15 Nov The Great Gambling Review: Fight for Your Right to be Wrong
“There are two types of people: those who try to win and those who try to win arguments. They are never the same.” Nassim Nicholas Taleb
The long-awaited gambling review is upon us at last; and while its context will no doubt have excited anxiety in boardrooms across the industry, spare a thought for the poor souls who must review the ‘evidence’.
A deluge of information and opinion is about to descend on the gambling team at DCMS. Making sense of conflicting submissions and divining sound policy will not be an easy task – not least because the one thing that will unite most vested parties is the conviction that they are ‘right’.
Earlier this year, I had the good fortune to attend a conference that gathered together some of the finest minds in gambling. I swiftly realised that my fellow delegates were not simply bright; almost everyone there seemed to be ‘right’ too. Of course, they often disagreed with one another which had the effect of making almost everyone ‘wrong’ as well.
More recently, a friend asked for my opinion on one of the great gambling controversies of our times. Before responding, I paused to examine my thoughts on the subject. This was, I see now, a schoolboy error. My momentary hesitation allowed a fellow participant in the discussion to attest, “It doesn’t matter what he tells you, because I am right.” Finding myself in the presence of omniscience let me off the perilous hook of venturing a personal opinion on gambling regulation; but the experience was also somehow disquieting.
We are truly blessed in gambling to have so many people of infallible judgement; not least because this involves so much self-sacrifice. To exist in a state of perpetual correctness denies us one of the greatest pleasures of life – the opportunity to learn.
It also presents a puzzling conundrum – how has an industry with so many ‘right’ people got itself into such an unholy mess? The mismanagement of political-regulatory risk in Britain’s gambling industry owes much (in my opinion) to an obsession with being ‘in the right’ – and its corollary of proving that others are ‘in the wrong’. So long as we believe that we have a monopoly on wisdom, we have no need to consider the opinions of others; and this in turn stymies meaningful engagement with those whose opinions differ from our own.
Twitter provides some keen insights into how this manifests itself in the current disputes about gambling regulation. The various interest groups (from industry to abolitionist) scream loudly that they are right, selectively invoking external perspectives and information to support adamantine convictions. Trawling social media for gambling commentary, one is left with the impression of sound and fury, signifying nothing; and the question of whether all that hot air (to say nothing of more material resources) might not be expended in more productive pursuits.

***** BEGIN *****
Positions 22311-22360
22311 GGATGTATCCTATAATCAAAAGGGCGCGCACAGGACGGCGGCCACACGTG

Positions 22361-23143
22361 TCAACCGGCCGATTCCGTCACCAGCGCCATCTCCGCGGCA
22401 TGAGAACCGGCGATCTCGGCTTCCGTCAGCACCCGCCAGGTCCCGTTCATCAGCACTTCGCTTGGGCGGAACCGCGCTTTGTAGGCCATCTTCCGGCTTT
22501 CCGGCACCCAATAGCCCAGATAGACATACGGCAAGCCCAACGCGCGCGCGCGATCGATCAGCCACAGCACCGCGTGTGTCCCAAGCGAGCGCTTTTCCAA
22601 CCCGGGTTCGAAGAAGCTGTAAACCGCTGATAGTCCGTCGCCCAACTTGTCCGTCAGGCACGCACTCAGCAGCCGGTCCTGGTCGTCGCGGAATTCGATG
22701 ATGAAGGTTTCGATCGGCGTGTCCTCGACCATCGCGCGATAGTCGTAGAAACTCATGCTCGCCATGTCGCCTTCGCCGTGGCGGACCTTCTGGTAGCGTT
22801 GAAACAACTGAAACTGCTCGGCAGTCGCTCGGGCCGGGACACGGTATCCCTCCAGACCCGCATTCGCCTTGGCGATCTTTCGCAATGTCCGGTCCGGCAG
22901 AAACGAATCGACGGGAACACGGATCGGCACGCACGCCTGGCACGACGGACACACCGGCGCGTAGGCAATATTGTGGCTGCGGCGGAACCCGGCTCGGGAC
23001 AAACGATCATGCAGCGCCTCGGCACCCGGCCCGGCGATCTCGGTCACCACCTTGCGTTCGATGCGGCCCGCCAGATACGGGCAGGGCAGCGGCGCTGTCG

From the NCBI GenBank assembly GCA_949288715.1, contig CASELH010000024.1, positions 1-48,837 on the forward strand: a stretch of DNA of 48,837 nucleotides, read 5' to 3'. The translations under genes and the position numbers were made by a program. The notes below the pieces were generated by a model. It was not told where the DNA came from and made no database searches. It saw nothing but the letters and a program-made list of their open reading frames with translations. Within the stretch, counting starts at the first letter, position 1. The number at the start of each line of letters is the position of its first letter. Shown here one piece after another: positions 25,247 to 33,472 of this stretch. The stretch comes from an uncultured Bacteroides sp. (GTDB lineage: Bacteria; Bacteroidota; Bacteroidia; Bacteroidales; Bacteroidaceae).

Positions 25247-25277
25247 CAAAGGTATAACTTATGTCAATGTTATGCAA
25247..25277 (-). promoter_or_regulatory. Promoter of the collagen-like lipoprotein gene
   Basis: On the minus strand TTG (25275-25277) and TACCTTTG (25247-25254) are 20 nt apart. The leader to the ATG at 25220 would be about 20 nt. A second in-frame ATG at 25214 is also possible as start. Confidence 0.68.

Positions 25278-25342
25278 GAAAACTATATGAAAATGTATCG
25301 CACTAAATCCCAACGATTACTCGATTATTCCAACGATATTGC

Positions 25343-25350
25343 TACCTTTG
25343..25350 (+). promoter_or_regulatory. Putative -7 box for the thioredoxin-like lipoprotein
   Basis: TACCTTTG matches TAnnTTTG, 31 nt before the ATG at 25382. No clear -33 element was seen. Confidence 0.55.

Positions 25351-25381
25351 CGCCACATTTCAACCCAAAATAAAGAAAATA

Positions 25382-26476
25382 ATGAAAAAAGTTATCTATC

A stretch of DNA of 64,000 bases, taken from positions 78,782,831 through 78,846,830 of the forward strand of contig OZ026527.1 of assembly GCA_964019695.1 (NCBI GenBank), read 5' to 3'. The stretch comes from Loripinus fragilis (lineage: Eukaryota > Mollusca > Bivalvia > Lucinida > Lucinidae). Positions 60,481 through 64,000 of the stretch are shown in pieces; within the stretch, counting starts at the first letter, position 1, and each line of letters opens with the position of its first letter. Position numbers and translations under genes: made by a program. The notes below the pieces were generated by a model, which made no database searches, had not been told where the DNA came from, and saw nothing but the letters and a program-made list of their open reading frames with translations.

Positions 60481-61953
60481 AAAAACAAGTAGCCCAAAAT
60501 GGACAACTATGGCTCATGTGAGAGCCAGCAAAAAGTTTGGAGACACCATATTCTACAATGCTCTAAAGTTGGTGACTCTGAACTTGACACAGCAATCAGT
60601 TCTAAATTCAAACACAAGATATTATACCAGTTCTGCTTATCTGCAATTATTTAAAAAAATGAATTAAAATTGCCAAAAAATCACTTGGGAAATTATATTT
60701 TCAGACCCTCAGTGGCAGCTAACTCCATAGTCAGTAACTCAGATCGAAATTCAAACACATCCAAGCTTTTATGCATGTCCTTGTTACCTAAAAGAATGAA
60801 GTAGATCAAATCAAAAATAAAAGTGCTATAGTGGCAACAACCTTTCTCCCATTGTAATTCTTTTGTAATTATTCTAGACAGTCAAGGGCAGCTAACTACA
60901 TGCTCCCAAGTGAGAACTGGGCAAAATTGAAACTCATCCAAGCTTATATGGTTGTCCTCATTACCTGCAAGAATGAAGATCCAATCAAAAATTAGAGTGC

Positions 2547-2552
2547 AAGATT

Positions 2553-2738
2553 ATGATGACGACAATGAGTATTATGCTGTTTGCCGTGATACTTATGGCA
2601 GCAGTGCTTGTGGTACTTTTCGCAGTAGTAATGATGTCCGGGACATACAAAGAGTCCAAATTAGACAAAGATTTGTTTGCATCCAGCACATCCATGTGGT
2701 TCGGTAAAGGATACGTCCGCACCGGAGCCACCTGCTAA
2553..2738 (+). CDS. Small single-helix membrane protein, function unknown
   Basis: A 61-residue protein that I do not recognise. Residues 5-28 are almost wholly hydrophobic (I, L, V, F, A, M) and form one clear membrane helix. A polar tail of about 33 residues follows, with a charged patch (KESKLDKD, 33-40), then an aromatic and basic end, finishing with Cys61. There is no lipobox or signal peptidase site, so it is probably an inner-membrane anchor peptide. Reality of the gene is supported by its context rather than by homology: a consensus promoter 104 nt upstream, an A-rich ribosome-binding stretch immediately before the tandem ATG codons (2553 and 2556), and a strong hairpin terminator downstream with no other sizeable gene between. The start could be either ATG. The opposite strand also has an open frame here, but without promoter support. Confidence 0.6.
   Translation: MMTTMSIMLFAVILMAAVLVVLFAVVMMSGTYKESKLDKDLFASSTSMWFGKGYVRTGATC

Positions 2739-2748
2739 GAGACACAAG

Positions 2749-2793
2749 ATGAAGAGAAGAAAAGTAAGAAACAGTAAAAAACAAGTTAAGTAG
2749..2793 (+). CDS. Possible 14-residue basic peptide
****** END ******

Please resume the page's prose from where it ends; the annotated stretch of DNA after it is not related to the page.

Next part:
Gambling regulation is an area largely devoid of universal ‘truths’; how we view the same piece of information often changes considerably depending on the perspective we adopt.
Of course, when we assert that we are right, what we often mean is that our view is important to us – whether for intrinsic reasons (we have a strong emotional attachment to the issue) or extrinsic ones (we are paid to support certain causes).
Young children instinctively express strong emotions when they want something; but as we grow older we are taught to mask our innate desires with logic. We are told that being ‘right’ is the key to success; yet this rarely turns out to be the case. In order to get what we want in life, we often need others to want the same thing – and logic tends to be a personal rather than an absolute matter.
A focus on winning arguments retards progress. Battles may be won – but the conflict is perpetuated because resources are diverted from the search for practical solutions towards sophistry. To move forward we must be prepared to make mistakes and to be open to the idea that we may be wrong. As the historian, Noah Yuval Harari writes in his excellent Homo Deus, mankind’s “greatest scientific discovery was the discovery of ignorance.”
This is important stuff. The land-based gambling industry in Britain is sleep-walking into obsolescence; but rather than address existential threats, some seem happier to squabble over who gets to hang onto life support a little longer – to raise stake limits here and lower them there; to gain machines in one sector and have them removed elsewhere. Meanwhile, the remote sector is locked into a cycle of margin erosion as the growing pains of regulation and taxation bite.
When it comes to a subject as psychologically, sociologically and politically complex as gambling, the more we learn, the more aware we ought to be of how little we really know. Embracing ignorance can be unsettling but it also carries great benefits – notably a relief from the need for certainty and the opportunity to open our minds to alternative ‘truths’.
My hope from the current crop of reviews is that parties on all sides will demonstrate the maturity to consider views that run counter to their own – not with the aim of rejecting them; but in order to understand and seek resolution.
Admitting that perhaps we don’t have all the answers may be the first step to a less volatile regulatory future.
Then again, perhaps I’m wrong.